Robert Louis Stevenson
On any list of the best adventure stories ever written, Treasure Island deserves a place at the top. Hewing to a taut narrative line that ripples with ominous vibrations, it pulls the reader headlong into a fantastic realm of pirates and buried treasure. Read the first few pages and see if you can s...show more
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Kidnapped
Robert Louis Stevenson
Although the heroics of Kidnapped’s two protagonists, the narrator David Balfour and the dashing fugitive Alan Breck Stewart, are captivating regardless of one’s knowledge of Scottish history, it does help to know that their thrilling exploits are set in the aftermath of the Battle of Culloden, when...show more
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Faust
Johann Wolfgang von Goethe
Among the scores of marvelous works Goethe penned, one towers over the rest: the two-part tragedy Faust. This enormous drama is the ultimate realization of the abiding legend of a man of ambition who sells his soul to the devil in exchange for secret power and worldly gratification. Faust consumed G...show more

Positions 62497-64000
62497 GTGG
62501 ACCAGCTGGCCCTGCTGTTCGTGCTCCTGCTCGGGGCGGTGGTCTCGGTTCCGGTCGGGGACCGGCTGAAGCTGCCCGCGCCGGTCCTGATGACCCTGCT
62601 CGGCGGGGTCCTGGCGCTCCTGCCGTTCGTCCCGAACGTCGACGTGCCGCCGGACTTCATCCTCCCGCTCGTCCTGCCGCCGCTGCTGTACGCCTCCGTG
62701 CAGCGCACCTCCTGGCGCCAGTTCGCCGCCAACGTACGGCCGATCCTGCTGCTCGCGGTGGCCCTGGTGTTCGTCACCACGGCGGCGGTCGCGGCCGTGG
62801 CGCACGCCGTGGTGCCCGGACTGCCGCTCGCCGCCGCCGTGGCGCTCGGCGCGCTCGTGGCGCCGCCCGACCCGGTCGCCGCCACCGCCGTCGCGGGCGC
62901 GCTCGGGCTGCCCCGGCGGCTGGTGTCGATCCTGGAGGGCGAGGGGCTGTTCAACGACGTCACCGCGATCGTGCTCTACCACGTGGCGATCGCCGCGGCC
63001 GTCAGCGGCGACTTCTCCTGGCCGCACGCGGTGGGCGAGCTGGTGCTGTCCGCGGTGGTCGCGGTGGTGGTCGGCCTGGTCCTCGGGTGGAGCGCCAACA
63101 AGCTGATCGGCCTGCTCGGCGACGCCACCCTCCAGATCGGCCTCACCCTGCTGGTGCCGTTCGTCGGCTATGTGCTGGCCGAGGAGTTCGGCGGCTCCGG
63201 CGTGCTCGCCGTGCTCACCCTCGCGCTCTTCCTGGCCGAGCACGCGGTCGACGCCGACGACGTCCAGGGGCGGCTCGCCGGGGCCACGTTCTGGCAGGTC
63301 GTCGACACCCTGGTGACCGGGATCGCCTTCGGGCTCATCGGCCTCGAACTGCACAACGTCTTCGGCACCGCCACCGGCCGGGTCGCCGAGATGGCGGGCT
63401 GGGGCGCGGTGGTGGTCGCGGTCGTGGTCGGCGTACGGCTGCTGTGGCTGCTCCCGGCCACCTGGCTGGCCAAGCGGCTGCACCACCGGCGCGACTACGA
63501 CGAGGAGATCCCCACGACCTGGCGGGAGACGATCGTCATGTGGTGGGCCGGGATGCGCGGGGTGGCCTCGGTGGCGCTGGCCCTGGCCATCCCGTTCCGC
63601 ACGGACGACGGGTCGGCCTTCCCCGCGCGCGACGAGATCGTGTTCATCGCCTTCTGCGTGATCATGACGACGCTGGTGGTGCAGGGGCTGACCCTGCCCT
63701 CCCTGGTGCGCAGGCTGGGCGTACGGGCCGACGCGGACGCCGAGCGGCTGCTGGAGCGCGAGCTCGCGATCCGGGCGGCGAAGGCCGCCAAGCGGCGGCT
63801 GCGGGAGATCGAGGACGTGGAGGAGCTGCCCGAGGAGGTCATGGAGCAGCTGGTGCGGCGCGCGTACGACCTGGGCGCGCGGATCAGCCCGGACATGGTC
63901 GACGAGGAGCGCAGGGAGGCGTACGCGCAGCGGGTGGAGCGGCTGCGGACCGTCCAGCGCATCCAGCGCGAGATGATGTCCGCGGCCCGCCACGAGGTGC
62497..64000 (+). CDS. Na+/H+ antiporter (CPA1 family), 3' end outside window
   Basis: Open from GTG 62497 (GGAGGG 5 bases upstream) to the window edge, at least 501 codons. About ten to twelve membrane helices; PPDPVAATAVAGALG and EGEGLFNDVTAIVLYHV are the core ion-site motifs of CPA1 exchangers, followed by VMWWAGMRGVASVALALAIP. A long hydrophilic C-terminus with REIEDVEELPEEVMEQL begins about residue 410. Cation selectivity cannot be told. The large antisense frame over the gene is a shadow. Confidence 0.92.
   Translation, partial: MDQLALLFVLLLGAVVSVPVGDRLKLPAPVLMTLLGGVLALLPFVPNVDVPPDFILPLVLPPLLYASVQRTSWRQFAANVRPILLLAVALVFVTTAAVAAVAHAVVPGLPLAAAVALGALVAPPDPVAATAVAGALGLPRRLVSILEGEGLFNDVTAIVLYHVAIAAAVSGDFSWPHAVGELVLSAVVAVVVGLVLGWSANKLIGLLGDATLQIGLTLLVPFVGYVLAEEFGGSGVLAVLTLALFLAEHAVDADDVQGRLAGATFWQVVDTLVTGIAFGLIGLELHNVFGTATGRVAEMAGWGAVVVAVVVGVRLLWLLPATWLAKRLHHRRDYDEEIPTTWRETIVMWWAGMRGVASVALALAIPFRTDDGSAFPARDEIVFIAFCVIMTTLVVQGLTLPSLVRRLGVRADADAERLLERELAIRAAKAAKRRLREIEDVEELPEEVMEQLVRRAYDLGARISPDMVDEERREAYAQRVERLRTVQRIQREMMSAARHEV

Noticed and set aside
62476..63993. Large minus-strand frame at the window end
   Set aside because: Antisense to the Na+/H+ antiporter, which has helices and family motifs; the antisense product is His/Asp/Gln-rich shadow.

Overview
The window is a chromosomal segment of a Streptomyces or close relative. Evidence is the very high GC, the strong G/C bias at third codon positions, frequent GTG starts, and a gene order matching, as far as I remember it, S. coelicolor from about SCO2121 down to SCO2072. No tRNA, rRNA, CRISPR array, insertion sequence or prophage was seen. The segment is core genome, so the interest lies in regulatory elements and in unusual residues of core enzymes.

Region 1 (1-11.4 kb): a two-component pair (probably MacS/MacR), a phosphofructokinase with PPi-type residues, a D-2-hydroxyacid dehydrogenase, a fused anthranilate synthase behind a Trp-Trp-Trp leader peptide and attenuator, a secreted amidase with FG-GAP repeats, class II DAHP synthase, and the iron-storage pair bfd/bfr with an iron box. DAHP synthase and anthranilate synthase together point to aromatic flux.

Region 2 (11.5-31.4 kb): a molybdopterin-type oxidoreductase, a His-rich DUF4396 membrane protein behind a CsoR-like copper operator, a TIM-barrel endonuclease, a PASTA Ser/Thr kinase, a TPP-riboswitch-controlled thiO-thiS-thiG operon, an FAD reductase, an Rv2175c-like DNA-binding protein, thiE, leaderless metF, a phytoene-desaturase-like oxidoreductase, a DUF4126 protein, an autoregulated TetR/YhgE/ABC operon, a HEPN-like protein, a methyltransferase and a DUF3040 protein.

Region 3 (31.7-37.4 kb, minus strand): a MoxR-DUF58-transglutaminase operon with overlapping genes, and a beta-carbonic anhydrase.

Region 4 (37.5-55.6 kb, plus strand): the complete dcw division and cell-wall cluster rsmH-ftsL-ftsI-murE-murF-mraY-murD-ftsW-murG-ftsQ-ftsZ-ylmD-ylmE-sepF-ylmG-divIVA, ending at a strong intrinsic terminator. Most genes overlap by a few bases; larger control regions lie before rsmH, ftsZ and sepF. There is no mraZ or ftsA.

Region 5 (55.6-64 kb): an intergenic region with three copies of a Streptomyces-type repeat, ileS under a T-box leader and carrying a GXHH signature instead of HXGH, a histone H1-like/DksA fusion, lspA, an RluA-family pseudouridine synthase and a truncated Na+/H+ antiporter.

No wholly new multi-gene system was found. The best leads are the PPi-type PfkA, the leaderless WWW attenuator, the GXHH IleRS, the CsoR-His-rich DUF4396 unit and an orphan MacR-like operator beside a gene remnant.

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Bernard Shaw: Collected Letters: 1874–1950
George Bernard Shaw
The great dramatist, music critic, and all-purpose provocateur is good company by virtue of his wit, his ideas, and his relentlessly contrarian nature. He exhibits remarkable facility in turning the details of business dealings with agents, linguistic entanglements with translators, production probl...show more
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Who's Afraid of Virginia Woolf?
Edward Albee
At the outset of his long, ever-evolving career as a dramatist, Edward Albee was an American heir to the intellectual energies of the European Theater of the Absurd. In Who’s Afraid of Virginia Woolf?, first staged in 1962, Albee moved his ferocity out of the absurd into a more realistic setting, a ...show more